It’s finally happened — the reality of approaching winter. Three nights in a row last week dipped below freezing. I’m still irritated that while I was away for a few weeks it froze hard and I was unable to get all my geraniums and begonias into the back room. I have hauled some in and out for decades. I like to keep them in dark green or black pots and fill in holes in the perennial beds. The dark pots blend with the foliage and make them appear planted.
They always look terrible during the winter. I let them pretty much dry out and cut them hard. Some of the pots are quite large and hold more than one color. People sometimes comment that they dislike geraniums citing their smell and association with little old ladies. Hey! I take issue with the little and lady — the old not so much.
On Sunday, Marie and I continued our end of the season vegetable garden clean up. We drained the hoses. This is an important task as a bit of water left inside will freeze and thaw all winter long taking up some time from its life. I use all rubber. They remain flexible forever. To drain, I lift it over my shoulder for its entire length. It’s remarkable how much water comes out. Finally when a coiled pile is completed I cover with Violet’s wading pool to keep the sun from them. Would that I had a basement or garage. I always covet others.
We continued placing hay on the now empty beds. We are determined to have our spring planting areas at the ready. A truck load of hay has been weathering all summer and is easy to spread.
We weeded our fledgling blueberry bushes. Because of neglect we lost several but plan to replace in the spring. We put a couple of five-gallon buckets of wood chips around each one. As I have mentioned previously, my friend Sharlee is my blueberry mentor. She has used woodchips for years around hers and they produce like crazy.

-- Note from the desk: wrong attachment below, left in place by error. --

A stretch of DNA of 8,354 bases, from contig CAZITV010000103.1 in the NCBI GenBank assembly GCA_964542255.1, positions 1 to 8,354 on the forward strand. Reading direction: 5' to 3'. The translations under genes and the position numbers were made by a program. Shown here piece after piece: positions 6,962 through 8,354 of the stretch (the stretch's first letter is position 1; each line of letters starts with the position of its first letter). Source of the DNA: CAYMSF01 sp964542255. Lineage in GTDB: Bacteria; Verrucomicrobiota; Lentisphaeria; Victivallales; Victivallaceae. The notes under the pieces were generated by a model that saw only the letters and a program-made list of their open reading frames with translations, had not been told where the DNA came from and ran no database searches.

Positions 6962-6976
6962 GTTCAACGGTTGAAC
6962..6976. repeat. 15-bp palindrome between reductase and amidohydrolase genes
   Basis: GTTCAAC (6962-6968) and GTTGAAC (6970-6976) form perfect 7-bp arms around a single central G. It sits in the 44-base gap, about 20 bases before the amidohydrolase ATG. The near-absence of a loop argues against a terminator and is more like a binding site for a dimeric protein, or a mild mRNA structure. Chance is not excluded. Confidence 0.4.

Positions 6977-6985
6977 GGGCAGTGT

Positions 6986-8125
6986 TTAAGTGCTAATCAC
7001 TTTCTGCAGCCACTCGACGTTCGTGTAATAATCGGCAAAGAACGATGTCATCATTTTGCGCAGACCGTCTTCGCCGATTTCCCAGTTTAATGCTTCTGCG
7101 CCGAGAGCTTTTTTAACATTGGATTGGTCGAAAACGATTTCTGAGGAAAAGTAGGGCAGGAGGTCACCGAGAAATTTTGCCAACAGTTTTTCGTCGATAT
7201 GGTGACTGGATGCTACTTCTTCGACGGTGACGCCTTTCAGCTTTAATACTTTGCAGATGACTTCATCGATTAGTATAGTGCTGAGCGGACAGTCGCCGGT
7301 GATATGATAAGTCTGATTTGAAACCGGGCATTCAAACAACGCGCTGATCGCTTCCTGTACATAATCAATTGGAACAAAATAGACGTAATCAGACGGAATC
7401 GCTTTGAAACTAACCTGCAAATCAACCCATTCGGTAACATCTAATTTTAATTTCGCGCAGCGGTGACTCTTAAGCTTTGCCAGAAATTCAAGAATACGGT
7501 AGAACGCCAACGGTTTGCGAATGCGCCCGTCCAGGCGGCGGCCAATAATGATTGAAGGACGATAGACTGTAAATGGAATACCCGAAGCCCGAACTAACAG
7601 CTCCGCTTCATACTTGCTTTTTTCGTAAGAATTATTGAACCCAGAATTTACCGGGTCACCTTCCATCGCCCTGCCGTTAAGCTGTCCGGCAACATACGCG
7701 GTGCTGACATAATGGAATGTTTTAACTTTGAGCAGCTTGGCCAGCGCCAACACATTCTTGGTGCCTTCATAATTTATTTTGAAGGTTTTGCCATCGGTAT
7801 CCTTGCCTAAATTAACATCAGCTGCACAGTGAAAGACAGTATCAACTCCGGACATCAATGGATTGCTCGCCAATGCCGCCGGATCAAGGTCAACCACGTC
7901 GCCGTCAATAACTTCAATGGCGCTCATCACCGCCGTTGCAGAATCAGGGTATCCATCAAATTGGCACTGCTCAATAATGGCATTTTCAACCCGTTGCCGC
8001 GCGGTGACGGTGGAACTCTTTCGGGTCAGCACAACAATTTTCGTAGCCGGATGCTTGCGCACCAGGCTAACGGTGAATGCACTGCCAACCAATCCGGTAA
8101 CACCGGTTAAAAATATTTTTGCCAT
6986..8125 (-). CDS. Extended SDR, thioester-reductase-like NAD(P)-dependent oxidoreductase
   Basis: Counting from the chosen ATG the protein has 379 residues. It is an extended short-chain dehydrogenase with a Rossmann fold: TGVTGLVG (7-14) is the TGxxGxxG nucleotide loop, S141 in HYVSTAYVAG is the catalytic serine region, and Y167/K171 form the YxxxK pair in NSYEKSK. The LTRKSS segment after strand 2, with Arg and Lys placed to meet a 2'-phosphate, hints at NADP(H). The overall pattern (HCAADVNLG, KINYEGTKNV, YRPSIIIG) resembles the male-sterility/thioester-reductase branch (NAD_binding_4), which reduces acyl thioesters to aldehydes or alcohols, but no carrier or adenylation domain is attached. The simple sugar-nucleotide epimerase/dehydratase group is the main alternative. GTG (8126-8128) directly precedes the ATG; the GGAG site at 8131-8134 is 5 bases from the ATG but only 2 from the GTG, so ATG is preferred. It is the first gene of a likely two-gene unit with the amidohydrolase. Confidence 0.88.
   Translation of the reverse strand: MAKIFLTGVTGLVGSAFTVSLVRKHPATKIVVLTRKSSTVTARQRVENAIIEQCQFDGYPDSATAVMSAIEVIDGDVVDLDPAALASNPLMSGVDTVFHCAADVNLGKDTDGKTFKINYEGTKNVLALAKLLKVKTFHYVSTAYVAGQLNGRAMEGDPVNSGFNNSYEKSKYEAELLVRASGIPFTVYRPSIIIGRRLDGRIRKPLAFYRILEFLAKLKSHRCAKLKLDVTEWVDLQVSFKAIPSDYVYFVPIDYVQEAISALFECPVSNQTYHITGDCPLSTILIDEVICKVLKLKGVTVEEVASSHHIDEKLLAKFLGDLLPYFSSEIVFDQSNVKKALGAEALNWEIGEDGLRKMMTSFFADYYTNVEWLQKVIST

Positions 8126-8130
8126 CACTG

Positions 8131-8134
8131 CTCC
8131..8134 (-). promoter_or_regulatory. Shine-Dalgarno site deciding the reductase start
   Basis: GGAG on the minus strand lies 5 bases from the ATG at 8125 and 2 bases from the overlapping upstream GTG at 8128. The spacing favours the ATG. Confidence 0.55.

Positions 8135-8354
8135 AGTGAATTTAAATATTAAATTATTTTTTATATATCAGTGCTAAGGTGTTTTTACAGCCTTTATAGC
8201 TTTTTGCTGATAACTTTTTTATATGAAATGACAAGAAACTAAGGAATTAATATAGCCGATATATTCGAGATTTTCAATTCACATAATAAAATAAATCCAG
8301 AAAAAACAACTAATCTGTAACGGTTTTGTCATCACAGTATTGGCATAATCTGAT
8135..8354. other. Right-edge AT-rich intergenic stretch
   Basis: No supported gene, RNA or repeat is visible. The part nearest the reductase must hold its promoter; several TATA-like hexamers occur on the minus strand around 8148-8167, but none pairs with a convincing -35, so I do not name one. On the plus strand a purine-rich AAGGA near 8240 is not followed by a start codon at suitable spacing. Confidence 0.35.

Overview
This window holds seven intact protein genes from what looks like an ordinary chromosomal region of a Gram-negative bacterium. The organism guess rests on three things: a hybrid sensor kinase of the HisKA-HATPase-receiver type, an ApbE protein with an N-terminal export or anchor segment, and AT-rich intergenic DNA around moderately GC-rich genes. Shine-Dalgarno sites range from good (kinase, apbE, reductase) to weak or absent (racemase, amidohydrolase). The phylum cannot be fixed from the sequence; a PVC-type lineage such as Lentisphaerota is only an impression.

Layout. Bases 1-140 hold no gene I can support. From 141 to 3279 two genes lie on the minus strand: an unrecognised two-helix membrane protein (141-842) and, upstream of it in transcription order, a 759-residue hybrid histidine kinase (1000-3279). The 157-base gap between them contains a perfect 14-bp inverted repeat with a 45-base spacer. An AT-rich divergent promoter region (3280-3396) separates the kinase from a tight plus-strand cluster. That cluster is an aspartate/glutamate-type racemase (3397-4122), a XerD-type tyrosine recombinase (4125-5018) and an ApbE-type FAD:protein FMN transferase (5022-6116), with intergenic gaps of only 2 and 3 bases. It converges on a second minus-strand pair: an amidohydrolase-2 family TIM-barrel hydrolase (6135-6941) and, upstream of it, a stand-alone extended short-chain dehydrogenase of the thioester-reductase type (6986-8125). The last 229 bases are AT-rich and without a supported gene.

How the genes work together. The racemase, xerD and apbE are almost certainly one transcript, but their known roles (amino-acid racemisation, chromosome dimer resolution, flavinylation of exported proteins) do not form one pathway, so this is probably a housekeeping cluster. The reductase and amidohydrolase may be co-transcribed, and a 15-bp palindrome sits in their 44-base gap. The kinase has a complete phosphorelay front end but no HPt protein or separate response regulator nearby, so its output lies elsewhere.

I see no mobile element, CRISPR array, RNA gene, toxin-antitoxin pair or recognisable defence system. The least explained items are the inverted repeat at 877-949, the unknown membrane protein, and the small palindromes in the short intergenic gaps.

I was thinking about Suzan Bellincampi’s column at the left side of this page. She spoke about kudzu recently and its invasive qualities. I would like to add phragmites to that list. As we know, they are taking over the wetlands here and will wipe out all the nature such as swamp hibiscus and cattails. I was amazed to see it all up and down the East Coast from my comfortable seat on the Amtrak last month. From Providence all the way to the Chesapeake Bay there were huge stands of it on both sides of the track and into the water.
Last Thursday evening a huge crowd showed up at the Ag Hall for a Slow Food potluck. As usual the choices of food were outstanding. Big plates are a must.
Two young women — Emily Palmer of Scottish Bakehouse garden and Glassworks flowers as well as Kyla Binney of Farm to School — were the speakers. They shared with the group the experiences at Terra Madre, the biennial gathering of Slow Food International in Italy. They did a great job — informative and inspirational. They mentioned a Dec. 10 fundraiser potluck to support 1,000 farms in Africa. Keep an eye for posters concerning the event.
I am finally thinking about getting my wood stoves up and running. Good timing since they are my only source of heat. I had Tim Merriman’s chimney cleaning service over. They do a great job. Luckily I have a dutiful son, Reuben, who helps keep the wood pile full.
Oh! A postscript on the geranium situation. After writing half this column I took a ride to Edgartown. Wouldn’t you know there are lovely geraniums lining Main street in whiskey barrels? Apparently Edgartown has yet to experience frost.
I swore I was taking a year off from bulb planting but last week in the midnight hour, so to speak, I made an order. Thankfully many of my selections were sold out so I have a reasonable amount to toss into the ground this coming week. I have planted them even later in the past. A jackhammer could help getting through the tundra.
I guess the big brouhaha this week is over the airport security methods. I do not concern myself as you couldn’t pay me enough to get on a plane. I do wonder about the health risks of endless Xrays on the poor frequent flyers. I also wonder if in fact terrorists are way ahead of the game by now. I thought we were home of the brave but we sure have a lot of anxiety as a nation. I came across a great quote by Benjamin Franklin: “A great empire like a great cake is most easily diminished at the edges.”